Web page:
Home / Around Canada / Privy Council Office launches workplace probe of Governor General’s office amid claims of harassment

Privy Council Office launches workplace probe of Governor General’s office amid claims of harassment

Politics·Breaking

The Privy Council Office has launched an independent workplace probe into claims of harassment and verbal abuse in the office of Gov. Gen. Julie Payette.

Review follows CBC News report that Payette created toxic environment at Rideau Hall

Gov. Gen. Julie Payette speaks in Ottawa on March 16, 2018. The country's top bureaucratic office has launched an independent review after sources told CBC News that Payette has created a toxic environment at Rideau Hall.(Justin Tang/The Canadian Press)

The Privy Council Office (PCO) has launched what it calls a "thorough, independent and impartial" workplace probe into claims of harassment and verbal abuse in the office of Gov. Gen. Julie Payette.

The investigation follows a CBC News report that quoted unnamed sources saying Payette has created a toxic environment at Rideau Hall by verbally harassing employees to the point where some have been reduced to tears or left the office altogether.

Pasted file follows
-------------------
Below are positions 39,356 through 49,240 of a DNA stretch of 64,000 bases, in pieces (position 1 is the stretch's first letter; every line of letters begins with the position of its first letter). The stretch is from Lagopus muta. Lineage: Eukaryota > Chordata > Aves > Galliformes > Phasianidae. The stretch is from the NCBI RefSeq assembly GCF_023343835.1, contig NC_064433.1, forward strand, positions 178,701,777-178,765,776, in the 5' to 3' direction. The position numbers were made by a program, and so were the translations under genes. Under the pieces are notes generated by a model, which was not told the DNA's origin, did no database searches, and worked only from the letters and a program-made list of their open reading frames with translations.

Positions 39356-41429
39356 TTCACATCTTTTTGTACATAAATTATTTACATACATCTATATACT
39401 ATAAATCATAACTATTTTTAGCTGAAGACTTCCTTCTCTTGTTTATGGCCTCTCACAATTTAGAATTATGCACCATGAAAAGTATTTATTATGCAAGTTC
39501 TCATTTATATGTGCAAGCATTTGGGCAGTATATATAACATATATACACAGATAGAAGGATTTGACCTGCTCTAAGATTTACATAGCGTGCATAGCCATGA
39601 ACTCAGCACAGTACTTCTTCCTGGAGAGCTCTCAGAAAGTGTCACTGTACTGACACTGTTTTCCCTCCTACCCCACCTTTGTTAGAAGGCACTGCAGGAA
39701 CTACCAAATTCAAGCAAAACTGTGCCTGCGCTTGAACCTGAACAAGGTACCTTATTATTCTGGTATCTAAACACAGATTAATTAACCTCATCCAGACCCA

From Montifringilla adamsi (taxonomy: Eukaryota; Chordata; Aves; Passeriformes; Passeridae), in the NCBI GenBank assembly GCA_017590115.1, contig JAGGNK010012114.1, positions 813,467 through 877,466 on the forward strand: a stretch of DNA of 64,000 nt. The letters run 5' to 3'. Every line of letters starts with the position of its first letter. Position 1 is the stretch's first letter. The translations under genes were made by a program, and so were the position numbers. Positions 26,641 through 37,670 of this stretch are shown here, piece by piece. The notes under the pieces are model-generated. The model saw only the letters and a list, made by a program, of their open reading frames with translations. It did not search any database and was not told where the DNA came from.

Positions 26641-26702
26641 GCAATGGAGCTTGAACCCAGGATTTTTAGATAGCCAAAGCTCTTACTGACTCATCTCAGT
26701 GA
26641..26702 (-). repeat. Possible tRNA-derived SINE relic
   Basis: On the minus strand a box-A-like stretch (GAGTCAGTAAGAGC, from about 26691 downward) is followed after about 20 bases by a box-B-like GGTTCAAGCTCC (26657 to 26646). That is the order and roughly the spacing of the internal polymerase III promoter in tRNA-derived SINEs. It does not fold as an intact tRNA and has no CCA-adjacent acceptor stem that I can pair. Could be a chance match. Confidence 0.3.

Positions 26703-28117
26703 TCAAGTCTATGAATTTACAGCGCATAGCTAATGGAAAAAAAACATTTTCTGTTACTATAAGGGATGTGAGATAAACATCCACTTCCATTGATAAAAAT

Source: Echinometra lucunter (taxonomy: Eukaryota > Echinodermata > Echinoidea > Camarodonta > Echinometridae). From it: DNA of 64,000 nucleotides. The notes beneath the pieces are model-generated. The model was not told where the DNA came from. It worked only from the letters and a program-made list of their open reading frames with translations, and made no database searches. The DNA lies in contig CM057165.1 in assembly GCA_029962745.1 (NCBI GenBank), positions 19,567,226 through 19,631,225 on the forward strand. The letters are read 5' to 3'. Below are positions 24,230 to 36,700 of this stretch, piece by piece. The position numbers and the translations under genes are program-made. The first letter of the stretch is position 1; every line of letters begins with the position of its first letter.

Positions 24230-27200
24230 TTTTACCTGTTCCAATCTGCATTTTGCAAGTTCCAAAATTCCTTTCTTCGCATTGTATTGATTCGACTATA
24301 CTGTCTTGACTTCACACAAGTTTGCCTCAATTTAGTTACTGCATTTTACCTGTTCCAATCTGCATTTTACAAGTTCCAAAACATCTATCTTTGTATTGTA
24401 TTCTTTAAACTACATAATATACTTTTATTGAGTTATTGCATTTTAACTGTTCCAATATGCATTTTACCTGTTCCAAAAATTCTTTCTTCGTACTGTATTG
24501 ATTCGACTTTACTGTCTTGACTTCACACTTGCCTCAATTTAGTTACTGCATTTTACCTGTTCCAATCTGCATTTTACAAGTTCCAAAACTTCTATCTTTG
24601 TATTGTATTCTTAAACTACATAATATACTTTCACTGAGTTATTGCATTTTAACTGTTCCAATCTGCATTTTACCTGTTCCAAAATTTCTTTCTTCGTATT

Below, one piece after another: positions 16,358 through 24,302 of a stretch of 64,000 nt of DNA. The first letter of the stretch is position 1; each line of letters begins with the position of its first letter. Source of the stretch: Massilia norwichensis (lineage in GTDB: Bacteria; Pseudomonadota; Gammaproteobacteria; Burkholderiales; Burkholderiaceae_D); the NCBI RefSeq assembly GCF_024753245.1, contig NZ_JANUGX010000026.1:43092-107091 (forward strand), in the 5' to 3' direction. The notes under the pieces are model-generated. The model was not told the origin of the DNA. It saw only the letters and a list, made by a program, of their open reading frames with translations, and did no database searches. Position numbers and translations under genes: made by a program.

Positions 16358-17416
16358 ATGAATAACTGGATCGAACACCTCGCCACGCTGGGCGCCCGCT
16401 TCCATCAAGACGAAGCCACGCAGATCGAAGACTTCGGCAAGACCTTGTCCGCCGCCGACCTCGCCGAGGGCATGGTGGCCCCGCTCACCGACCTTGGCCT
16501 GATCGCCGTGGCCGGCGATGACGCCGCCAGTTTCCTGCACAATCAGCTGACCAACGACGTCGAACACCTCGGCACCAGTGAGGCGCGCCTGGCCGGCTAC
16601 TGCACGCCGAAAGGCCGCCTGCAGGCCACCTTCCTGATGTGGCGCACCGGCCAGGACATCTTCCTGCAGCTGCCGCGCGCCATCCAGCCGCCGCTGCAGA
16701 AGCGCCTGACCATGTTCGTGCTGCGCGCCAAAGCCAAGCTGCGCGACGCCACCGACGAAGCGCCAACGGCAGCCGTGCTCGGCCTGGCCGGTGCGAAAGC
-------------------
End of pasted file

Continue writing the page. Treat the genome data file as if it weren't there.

A dozen sources with direct knowledge of the office during Payette's mandate told CBC News the Governor General has yelled at, belittled and publicly humiliated employees. They accuse her of throwing tantrums in the office and, on one occasion, tossing an employee's work aside and calling it "shit."

Sources also accused Payette's secretary and longtime friend, Assunta Di Lorenzo, of harassing employees — calling some "lazy" and "incompetent."

"Harassment has no place in any professional workplace," PCO spokesperson Stéphane Shank said in the statement. "It is a public service priority to advance efforts to more effectively prevent and resolve issues of harassment."

The PCO statement said the Governor General's office is part of the core public service and is subject to Treasury Board policies, which include a policy against harassment.

Payette said in a statement she welcomes an independent review.

"I am deeply concerned with the media reports regarding the Office of the Governor General and I am completely committed to ensuring that every employee who works at Rideau Hall enjoys a secure and healthy work environment at all times and under all circumstances," Payette said. "I take harassment and workplace issues very seriously."

Earlier Thursday, the head of a union representing civil service workers called for an independent examination of the employees' claims.

The Public Service Alliance of Canada (PSAC) represents approximately 80 employees at Rideau Hall, including kitchen workers, cleaners, and maintenance and communications staff.

"Any claims of verbal abuse or harassment in the workplace are a top priority for the union to address," said PSAC national president Chris Aylward.

Credit belongs to : www.cbc.ca

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